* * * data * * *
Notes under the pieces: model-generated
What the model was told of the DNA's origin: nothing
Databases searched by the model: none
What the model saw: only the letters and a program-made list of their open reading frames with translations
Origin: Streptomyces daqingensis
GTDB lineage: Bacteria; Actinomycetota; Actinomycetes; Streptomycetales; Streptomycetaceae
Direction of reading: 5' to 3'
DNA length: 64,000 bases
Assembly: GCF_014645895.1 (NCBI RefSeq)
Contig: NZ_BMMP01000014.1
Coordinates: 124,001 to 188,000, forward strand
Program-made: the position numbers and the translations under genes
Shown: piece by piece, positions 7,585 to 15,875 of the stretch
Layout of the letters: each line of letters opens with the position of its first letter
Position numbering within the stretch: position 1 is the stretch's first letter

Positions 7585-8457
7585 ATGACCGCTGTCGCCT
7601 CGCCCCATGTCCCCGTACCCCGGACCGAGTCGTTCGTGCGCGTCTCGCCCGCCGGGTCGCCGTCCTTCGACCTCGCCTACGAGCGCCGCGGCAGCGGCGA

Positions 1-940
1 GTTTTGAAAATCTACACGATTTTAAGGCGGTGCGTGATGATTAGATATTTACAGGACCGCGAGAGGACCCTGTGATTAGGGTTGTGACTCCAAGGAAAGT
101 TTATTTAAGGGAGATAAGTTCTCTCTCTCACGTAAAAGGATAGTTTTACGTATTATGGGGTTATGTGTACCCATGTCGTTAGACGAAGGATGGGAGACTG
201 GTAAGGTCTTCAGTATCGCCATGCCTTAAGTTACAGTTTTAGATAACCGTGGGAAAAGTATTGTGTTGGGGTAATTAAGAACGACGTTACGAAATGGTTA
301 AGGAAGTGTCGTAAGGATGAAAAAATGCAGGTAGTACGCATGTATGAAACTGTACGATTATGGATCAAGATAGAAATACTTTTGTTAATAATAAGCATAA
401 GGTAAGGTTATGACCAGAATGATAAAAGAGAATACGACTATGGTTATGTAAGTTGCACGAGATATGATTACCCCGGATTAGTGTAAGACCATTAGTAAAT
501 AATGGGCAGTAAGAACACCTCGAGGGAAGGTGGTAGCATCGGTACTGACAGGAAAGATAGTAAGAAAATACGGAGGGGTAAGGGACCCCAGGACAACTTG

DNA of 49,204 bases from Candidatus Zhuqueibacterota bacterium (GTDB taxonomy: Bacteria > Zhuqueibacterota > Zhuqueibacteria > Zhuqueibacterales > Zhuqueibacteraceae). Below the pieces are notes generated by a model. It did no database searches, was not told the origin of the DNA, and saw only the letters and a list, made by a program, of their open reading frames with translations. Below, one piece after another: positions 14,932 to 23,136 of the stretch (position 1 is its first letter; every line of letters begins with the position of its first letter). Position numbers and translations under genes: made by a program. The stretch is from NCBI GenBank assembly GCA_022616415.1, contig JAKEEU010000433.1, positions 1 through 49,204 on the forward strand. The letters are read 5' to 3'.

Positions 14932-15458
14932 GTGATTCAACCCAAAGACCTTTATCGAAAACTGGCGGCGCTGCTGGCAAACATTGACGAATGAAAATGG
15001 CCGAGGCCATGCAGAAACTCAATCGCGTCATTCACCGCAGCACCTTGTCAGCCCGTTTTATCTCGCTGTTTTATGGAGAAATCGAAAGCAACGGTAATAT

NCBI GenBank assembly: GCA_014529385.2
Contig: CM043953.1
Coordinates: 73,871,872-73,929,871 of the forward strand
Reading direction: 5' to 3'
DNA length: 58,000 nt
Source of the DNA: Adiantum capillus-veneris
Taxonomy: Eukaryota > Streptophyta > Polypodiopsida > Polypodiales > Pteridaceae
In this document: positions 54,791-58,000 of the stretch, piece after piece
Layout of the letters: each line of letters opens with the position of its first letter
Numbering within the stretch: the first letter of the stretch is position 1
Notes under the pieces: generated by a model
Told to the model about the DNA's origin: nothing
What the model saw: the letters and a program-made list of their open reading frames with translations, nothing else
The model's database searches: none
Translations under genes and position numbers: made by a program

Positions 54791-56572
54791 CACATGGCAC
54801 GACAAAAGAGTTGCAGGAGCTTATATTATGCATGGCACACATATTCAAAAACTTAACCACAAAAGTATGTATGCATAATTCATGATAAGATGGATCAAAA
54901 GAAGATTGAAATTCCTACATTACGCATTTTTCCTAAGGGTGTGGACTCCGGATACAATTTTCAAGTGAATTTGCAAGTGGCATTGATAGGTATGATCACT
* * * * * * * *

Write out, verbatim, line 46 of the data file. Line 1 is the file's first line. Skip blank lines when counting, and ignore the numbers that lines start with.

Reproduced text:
54791 CACATGGCAC